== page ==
Offering frequent news and analysis from the majestic Evergreen State and beyond, The Cascadia Advocate is the Northwest Progressive Institute's unconventional perspective on world, national, and local politics.

Tuesday, January 18, 2011

Kent Conrad announces retirement; Joe Lieberman expected to follow suit tomorrow

The 2010 midterms are only a few weeks behind us, but already incumbent members of Congress are starting to reveal their plans to run for reelection (or lack thereof) just a few days after the convening of the 112th Congress.

North Dakota's Kent Conrad, sixty-two, became the first incumbent senator to announce his retirement. "After months of consideration, I have decided not to seek reelection in 2012," he said in a statement. "There are serious challenges facing our State and nation, like a $14 trillion debt and America's dependence on foreign oil. It is more important I spend my time and energy trying to solve these problems than to be distracted by a campaign for reelection."

Conrad's decision will likely make it more difficult for Democrats to keep control of the Senate in 2012, as North Dakota is a difficult state for a Democrat to win. However, there are several well-known Democrats in North Dakota who could conceivably hold the seat, including Earl Pomeroy, who lost his seat in the House of Representatives in November. Former attorney general Heidi Heitkamp is another possibility, although she has not expressed any interest in running.

Joe Lieberman is likewise expected to confirm tomorrow that he will not seek reelection. Lieberman was ousted from the Democratic Party in 2006 by a spirited challenge from cable executive Ned Lamont. Lamont won the primary, but lost the general election to Lieberman, who created his own political party and rode a wave of Republican support to victory.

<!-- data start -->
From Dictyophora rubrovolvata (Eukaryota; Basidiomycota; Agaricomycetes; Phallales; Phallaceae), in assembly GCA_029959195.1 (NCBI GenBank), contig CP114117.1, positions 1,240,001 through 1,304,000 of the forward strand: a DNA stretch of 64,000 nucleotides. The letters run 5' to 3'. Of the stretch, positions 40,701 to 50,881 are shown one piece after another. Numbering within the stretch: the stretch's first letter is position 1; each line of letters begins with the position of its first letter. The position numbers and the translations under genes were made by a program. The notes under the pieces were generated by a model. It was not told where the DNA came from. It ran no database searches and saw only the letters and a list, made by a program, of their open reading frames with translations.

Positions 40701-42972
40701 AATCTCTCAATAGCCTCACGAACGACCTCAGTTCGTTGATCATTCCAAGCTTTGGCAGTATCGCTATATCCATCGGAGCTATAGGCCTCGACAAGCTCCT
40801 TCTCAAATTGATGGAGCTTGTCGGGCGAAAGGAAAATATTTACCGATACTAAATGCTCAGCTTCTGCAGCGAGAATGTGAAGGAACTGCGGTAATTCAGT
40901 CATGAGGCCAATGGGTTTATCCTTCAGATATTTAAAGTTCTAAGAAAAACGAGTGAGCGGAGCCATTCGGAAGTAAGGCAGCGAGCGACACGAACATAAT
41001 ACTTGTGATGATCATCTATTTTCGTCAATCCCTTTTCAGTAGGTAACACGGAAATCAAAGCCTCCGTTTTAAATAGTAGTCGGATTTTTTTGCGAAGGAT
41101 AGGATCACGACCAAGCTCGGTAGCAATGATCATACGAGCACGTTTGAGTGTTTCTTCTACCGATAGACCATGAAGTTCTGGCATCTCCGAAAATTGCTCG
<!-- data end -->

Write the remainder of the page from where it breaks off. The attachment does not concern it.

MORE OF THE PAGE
Lieberman and his friends undoubtedly know that they wouldn't be able to pull off that stunt in 2012 if they tried. Neither major party wants Lieberman as their nominee, and the Republicans would rather attempt to capture the office for themselves instead of helping Lieberman beat another Democrat.

Susan Bysiewicz, the former Democratic Secretary of State for Connecticut, had earlier announced her plans to seek the party's nomination for U.S. Senate in 2012. With Lieberman now out of the picture, she will likely have some serious competition from Representative Chris Murphy.

"My interest in running for Senate in 2012 is well known in the state, and I expect to announce my decision very soon," Murphy said in a news release. "All I can say now is that this is going to be a pretty busy few weeks."

Meanwhile, Republican Senator Dick Lugar of Indiana, who is one of the more reasonable and coolheaded minds in the caucus, announced he would seek a seventh term. His announcement was no doubt prompted in part by the knowledge that right wing extremists are already plotting a strategy for denying him the Republican nomination.

Lugar spoke about the challenge of having to fend off a "tea party" opponent this morning at an event sponsored by the Christian Science Monitor.

Lugar's decision isn't necessary good news for Democrats, but the country undoubtedly benefits from having at least one sane person in the Senate Republican caucus who isn't ignorant of international affairs.


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